After a blissful night’s sleep in my cushiony four-poster bed, I headed downstairs at Hudson City Bed and Breakfast, led by some delicious aromas. Our proprietor, Barry had obviously started early, making sure my cousin and I had a healthy breakfast before heading out on our latest journeys:
Thank you Barry!
Fortified, we began the day’s itinerary, hoping that the forecasted rainstorms would hold off. First on the list, a visit to Grazin’ Angus Acres Farm in nearby Ghent in Northern Columbus County. At least it was supposed to take only 15 minutes. Unfortunately the main route was closed due to some rather extension renovations, so relying on Miss Jill, we took a necessary roundabout detour and about 45 minutes later arrived at the farm where we were greeted by many handsome Angus cows.
Why did we choose Grazin’ Angus Acres? Here’s a piece from their website:
In December 2002, Dan & Susan Gibson cashed in their corporate lives and started Grazin‘ Angus Acres (GAA) in Ghent, NY (Columbia County). The 500 acre farm quickly built a grass-fed & finished Black Angus herd employing a holistic, synergistic, rotational grazing system combined with numerous egg mobiles to produce great tasting and healthy animal proteins while also restoring the land. Today there are 300 head of pure-bred Black Angus beef cattle and 9 large egg mobiles (1000 heritage laying hens). The farm also pasture raises meat chickens and about 100 heritage Tamworth pigs per year. Most recently (June 2012) GAA started a micro-dairy of pure-bred grass-fed Jersey cows. All GAA livestock is exclusively fed either clean grass (the cattle), or certified organic soy-free grain (chickens/pigs). Further, GAA was the first NYC Green Market farm to become Animal Welfare Approved (AWA). The Gibson‘s son, Keith, runs the farm and you can see him most weeks at the Union Square(Saturday) or Museum of Natural History(Sunday) Green Market Locations.
In October of 2011, with their son-in-law, Chip, the Gibsons started Grazin‘ Farm-To-Table: Direct, an organic burger joint, in Hudson, NY. Grazin‘ is the first completely Animal Welfare Approved restaurant in the world. Every animal protein comes from a small family farm that is pasture based and is held to the highest livestock welfare standards. Most of the proteins come directly from Grazin‘ Angus Acres.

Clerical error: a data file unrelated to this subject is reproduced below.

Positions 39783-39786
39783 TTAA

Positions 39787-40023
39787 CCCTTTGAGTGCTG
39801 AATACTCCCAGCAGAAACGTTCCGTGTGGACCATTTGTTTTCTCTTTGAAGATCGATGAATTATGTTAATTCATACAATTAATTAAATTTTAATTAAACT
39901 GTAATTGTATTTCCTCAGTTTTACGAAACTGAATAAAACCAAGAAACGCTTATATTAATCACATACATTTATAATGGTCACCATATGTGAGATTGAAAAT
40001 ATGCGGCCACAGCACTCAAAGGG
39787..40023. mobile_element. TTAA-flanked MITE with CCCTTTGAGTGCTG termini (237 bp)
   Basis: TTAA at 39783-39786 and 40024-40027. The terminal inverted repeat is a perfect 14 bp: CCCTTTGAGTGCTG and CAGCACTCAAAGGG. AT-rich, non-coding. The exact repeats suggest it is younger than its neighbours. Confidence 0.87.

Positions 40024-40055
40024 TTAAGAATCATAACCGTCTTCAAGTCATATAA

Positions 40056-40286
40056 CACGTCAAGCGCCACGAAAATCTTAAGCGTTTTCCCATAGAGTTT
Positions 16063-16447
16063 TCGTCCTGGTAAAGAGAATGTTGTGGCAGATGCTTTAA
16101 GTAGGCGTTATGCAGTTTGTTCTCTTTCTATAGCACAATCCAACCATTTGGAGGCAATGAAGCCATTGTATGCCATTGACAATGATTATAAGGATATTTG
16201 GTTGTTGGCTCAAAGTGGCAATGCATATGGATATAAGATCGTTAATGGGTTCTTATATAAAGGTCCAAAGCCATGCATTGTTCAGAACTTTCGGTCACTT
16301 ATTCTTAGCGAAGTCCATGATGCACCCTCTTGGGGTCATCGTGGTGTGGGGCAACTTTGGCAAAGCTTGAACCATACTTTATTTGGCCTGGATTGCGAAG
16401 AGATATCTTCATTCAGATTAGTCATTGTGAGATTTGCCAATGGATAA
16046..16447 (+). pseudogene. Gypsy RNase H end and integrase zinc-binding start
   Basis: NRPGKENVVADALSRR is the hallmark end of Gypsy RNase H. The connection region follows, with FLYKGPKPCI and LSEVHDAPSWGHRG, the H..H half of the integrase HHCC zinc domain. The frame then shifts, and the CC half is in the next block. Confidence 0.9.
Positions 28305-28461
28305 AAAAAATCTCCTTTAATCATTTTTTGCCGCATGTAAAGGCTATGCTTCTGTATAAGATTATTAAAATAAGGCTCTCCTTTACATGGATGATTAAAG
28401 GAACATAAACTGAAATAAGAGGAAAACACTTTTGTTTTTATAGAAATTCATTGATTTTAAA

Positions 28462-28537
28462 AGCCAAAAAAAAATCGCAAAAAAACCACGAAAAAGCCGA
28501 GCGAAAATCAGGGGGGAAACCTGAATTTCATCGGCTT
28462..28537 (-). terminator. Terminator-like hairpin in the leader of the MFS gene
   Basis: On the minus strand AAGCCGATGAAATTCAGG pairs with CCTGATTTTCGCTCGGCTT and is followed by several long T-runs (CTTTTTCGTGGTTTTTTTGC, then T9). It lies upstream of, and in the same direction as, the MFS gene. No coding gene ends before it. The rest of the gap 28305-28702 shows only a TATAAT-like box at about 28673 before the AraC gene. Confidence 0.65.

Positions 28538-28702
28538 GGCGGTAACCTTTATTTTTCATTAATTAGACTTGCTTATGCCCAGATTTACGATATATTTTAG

Stay tuned for our visit to the diner – but first walk with us through this bucolic farm:
It turns out that these black Angus cows had just executed a breakout of their pen as this hill was not really on their list of approved grazing sites. Nevertheless the farmers were quite lenient and let them have their freedom – the true definition of “free range.”
The pigs had great personalities – especially the piglets who butted each other and ran generally amuck:
One in particular was practicing for the future:
Mama pig took it all in stride and relaxed in her spa pool::
Daddy was a bit more leery of the human interlopers:
This handsome rooster had a lot to crow about as his harem of hens was chock full:
No fear for this guy:
He was a metal replica set up by the picnic area, I suppose put there for exactly this kind of photo op.
On a gloomy, rainy day this is a pretty view:
The arrival of a heavier rain told us it was time to go and head out to the other side: The Grazin’ Diner:
I suppose I should have felt a little guilt in sitting down to potentially each some of the relatives of the animals we just visited, but I was too hungry. However, since we were going to come back to the diner one more time during our stay I opted for a traditional grilled cheese sandwich with a locally made root beer shown above – it’s the lighter one. My cousin chose the goat cheese salad:
Next up – a visit to the beautiful, large, intricate but still intimate Hudson home of Frederic Edwin Church, who was not only a talented landscape painter, but also a world traveler, family man, farmer, self-made architect and landscape designer. To whet your appetite here are a few of his paintings which show his uncanny use of light. You will also get a good idea of why I love his work:
Until next week.